The number of global Internet users will double to 4 billion by 2020, with ever more of these users—about three quarters of them—living in emerging economies. Along with these rising numbers will come an exponential increase in cybersecurity threats.
That was the message presented during a presentation at ABB Automation & Powerworld today in Houston. The numbers come from a Microsoft study called Cyberspace 2025, which was shared by Tim Rains, chief security advisor, Cybersecurity & Data Protection Group, at Microsoft.
"If we don't do cybersecurity right with the Internet of Things," Rains warned, "the next generation will have a bunch of untrustworthy devices. The legacy is not going to be smooth."
The Microsoft study looked at socioeconomic factors to determine how public policies made today will impact cybersecurity 10-15 years from now.
50 billion devices
By 2020, 50 billion devices will be connected; they will be ubiquitous. "In India, by 2025, you'll see a 3,000% increase in broadband penetration," Rains said. Internet connectivity will be everywhere, and students in science, technology, engineering and mathematics (STEM) will be equally diverse globally. In fact, according to the study, the STEM students of the future will mostly come from countries such as Morocco, Saudi Arabia, Kenya, Peru and Guatemala.
The Cyberspace 2025 study foresees three different types of future scenarios: plateau, peak and canyon. In the plateau scenario, cybersecurity responses are often limited to individual nations, despite the trans-border nature of Internet infrastructure. In the peak scenario, governments, businesses and societal organizations are connected and cooperative; they foster the widespread and rapid adoption of technology, and the Internet of Things fulfills its potential for innovation. In the canyon scenario there is deepening isolation in a protectionist economy.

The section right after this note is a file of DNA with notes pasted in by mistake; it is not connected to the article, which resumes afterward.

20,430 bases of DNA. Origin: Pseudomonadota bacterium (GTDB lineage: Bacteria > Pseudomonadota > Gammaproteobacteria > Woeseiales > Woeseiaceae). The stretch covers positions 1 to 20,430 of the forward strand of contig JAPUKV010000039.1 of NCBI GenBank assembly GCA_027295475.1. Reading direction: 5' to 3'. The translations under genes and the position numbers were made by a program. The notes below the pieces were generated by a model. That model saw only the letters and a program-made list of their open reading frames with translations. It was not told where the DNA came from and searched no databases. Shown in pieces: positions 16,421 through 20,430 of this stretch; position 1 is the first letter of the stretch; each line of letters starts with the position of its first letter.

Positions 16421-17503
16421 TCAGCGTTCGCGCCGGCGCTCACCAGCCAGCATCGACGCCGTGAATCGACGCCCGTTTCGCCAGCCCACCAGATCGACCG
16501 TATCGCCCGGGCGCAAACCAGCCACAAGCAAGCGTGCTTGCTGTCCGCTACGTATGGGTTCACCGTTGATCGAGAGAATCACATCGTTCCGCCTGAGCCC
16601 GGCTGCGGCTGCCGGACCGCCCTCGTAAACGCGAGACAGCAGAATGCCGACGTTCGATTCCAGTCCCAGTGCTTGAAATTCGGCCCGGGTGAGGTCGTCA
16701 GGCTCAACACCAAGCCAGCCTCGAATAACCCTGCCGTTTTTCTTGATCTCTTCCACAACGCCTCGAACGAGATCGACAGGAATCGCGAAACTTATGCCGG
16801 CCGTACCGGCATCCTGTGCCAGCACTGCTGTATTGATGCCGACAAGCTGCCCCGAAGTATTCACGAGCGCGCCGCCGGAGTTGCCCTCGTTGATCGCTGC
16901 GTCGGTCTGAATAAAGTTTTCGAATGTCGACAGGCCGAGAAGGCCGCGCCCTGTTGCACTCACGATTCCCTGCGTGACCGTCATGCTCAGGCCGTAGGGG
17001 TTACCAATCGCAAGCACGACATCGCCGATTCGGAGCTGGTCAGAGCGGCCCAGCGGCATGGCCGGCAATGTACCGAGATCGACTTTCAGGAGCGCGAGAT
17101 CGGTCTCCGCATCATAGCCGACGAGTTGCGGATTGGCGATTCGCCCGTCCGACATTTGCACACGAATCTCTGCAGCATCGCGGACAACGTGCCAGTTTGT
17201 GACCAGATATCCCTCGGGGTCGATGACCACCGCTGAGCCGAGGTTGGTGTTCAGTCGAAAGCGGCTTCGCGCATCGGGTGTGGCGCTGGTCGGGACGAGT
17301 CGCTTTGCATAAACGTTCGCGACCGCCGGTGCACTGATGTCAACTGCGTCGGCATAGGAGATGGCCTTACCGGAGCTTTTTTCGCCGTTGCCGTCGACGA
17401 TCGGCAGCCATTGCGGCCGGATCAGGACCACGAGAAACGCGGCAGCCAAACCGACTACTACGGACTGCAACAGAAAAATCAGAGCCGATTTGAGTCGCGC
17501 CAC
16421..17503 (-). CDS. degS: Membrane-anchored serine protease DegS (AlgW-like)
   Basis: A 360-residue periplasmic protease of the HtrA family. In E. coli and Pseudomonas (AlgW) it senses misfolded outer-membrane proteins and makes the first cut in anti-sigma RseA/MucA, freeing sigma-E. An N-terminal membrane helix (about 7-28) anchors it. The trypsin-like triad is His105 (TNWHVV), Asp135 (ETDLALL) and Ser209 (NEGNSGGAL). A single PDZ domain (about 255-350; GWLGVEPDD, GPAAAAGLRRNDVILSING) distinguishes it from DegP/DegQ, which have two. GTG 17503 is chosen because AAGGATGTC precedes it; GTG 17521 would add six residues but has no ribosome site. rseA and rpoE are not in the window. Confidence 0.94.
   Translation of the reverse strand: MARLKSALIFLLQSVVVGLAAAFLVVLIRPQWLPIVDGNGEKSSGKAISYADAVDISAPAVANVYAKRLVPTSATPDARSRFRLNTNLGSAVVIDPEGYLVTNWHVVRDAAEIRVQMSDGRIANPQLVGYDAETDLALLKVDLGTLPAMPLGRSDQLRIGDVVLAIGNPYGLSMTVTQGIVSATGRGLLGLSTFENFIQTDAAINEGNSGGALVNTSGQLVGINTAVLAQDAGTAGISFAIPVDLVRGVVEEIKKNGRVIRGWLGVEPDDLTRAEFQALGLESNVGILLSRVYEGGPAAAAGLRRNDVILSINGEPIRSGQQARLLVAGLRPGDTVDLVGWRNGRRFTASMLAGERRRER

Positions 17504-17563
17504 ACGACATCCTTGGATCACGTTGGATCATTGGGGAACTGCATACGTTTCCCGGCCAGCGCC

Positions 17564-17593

Getting to peak performance requires focus on talent, governance and cooperation, Rains said.
"To grow talent, do you have a public policy for STEM?" he asked. "Align strategic investments in infrastructure and R&D. Balance talent mobility and retention by educating a modern workforce. Governance must commit to an open, free Internet where privacy is protected. Harmonization, collaboration and cooperation requires sharing best practices."
Evolving business means evolving threats, Rains said.
"The bad guys aren't slowing down," he said. "They are not static. They're constantly trying to find new ways to compromise organizations. On average, organizations that have been compromised were compromised 243 days before the victim notices. Once the bad guys penetrate that shell of firewalls and cybersecurity, they can get at that soft gooey center. At Microsoft, we assume we will be breached. And that gives us the permission to think about what we will do."
The impact of cyber attacks on global industry could be as much as $3 trillion in lost productivity and growth, Rains said.
"Cybersecurity is a board-level issue," he said. "At Microsoft we've been doing this a long time. In 2000, there were 389 million global Internet users. In 2006, there were 1.14 billion. In 2013, it was 2.4 billion. You have to have tools and a repeatable process that will help people do cybersecurity on a scale. I spend a lot of time with chief security information officers, and they have reputations for saying, ‘No.' Over time, they've learned they have to support the business. It really is about understanding risk—probability of a threat and its impact. You create risk statements and prioritize them against one another. It all starts with a risk-based approach."